I’ve written at length how I wish version numbers were boring and why they aren’t. What I haven’t done well is to express what I think that means. In some recent conversations on the perl5-porters mailing list and #p5p on IRC, I took a stab at a definition, which I’ll repost here.
In part, my “wishlist” is to harmonize how $VERSION is defined, how $VERSION is statically parsed by ExtUtils::MM->parse_version and Module::Build::ModuleInfo, how $VERSION is specified to use(), what gets returned by UNIVERSAL::VERSION and what version->new($version) gives.
I’d like to be able to “round-trip” a version any which way.
- set it via package NAME VERSION
- statically parse it and get the same thing back
- eval “use Foo $version” and succeed
- get the same thing back from Foo->VERSION
- give it to version->new() and get back the same thing.
I’ve posted a test file that demonstrates these desired behaviors using the new ‘package NAME VERSION’ syntax in Perl 5.11.2.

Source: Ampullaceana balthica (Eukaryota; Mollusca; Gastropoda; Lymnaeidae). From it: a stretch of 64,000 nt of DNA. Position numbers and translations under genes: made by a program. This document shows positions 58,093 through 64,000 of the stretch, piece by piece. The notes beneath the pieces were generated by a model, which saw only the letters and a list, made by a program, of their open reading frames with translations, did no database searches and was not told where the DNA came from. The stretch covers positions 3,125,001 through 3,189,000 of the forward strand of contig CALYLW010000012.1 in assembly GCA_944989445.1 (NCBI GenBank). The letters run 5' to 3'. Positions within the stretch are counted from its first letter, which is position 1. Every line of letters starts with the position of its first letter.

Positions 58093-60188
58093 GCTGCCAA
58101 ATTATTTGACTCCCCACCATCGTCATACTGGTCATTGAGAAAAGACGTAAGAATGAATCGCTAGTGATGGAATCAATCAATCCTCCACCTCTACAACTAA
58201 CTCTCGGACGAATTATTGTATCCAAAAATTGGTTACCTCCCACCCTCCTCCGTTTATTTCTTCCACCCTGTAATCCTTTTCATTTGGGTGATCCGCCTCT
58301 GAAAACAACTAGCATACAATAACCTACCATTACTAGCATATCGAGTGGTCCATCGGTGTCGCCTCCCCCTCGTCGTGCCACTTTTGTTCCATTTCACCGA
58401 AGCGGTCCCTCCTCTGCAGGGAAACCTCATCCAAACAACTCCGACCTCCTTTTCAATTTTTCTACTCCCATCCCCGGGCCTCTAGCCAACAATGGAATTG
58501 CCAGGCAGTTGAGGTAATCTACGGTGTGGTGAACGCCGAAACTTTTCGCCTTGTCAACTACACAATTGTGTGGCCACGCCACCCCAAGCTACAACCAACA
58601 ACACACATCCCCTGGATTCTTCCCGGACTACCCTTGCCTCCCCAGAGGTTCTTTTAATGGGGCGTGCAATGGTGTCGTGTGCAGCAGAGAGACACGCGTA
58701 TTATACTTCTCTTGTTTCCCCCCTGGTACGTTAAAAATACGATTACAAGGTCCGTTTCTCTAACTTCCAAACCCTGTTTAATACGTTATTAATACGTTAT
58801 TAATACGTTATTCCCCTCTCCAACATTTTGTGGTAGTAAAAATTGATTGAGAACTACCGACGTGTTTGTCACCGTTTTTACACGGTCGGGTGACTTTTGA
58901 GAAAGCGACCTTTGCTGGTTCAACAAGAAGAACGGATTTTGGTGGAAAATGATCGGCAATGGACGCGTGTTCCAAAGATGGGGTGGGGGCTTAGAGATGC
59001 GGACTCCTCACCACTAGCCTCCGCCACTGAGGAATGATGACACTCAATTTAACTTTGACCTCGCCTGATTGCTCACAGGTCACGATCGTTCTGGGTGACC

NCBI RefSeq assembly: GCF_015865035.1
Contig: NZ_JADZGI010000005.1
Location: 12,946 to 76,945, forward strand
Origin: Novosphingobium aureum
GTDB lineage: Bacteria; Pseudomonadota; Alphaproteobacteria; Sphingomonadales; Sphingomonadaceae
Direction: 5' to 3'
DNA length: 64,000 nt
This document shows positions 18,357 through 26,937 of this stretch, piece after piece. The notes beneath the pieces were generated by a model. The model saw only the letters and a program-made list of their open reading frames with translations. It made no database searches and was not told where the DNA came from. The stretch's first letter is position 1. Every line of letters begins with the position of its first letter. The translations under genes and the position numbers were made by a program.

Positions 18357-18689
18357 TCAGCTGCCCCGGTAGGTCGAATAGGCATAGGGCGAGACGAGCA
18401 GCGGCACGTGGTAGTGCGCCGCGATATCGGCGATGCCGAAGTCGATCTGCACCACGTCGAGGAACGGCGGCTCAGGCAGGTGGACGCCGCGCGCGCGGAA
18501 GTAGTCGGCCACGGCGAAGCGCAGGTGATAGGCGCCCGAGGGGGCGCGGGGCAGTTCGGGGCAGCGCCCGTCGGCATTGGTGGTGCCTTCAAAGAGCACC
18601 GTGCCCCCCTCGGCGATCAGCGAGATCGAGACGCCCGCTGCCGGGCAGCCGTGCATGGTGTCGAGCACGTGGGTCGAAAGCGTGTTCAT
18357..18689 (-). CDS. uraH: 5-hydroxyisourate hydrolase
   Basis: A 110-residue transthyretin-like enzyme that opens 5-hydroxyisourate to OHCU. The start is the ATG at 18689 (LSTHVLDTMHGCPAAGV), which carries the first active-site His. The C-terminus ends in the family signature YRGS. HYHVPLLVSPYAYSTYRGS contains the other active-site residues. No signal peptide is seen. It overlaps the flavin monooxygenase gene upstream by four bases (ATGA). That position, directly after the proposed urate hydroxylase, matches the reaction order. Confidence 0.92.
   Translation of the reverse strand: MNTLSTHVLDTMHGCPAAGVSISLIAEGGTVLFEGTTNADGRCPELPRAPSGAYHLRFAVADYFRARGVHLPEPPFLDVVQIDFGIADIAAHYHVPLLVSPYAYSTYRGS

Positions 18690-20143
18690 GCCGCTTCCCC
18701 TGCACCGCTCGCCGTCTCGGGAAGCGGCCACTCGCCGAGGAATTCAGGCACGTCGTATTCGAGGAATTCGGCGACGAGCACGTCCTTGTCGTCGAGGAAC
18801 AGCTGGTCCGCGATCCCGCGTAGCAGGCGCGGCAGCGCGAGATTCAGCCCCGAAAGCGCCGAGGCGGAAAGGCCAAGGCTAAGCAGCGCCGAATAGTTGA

Here are some of the things that don’t work:
- ‘01.23’ – this is interpreted as an octal. Oops!
- ‘1_000’ – statically parsed with the underscore, but interpreted without by ‘use NAME VERSION’, and version.pm doesn’t like it at all
- ‘v1.1000.2345’ – dotted integer components over 999 bleed over into the next field when converted to decimal, so this is really equivalent to decimal version 2.002345
- ‘v1.2_3’ – is this an “alpha” like v1.2.3 or is this v1.23.0? Depending how this is expressed it can be interpreted either way
- ‘1.23_01’ – a good old fashioned “alpha” decimal version – but again, it parses statically one way but is interpreted another.
It’s very possibly I’m being too draconian – my wishlist means alpha version numbers would go away entirely (and would have to be replaced with something else, certainly.) But if I had to start over, these criteria would make version numbers much easier to deal with.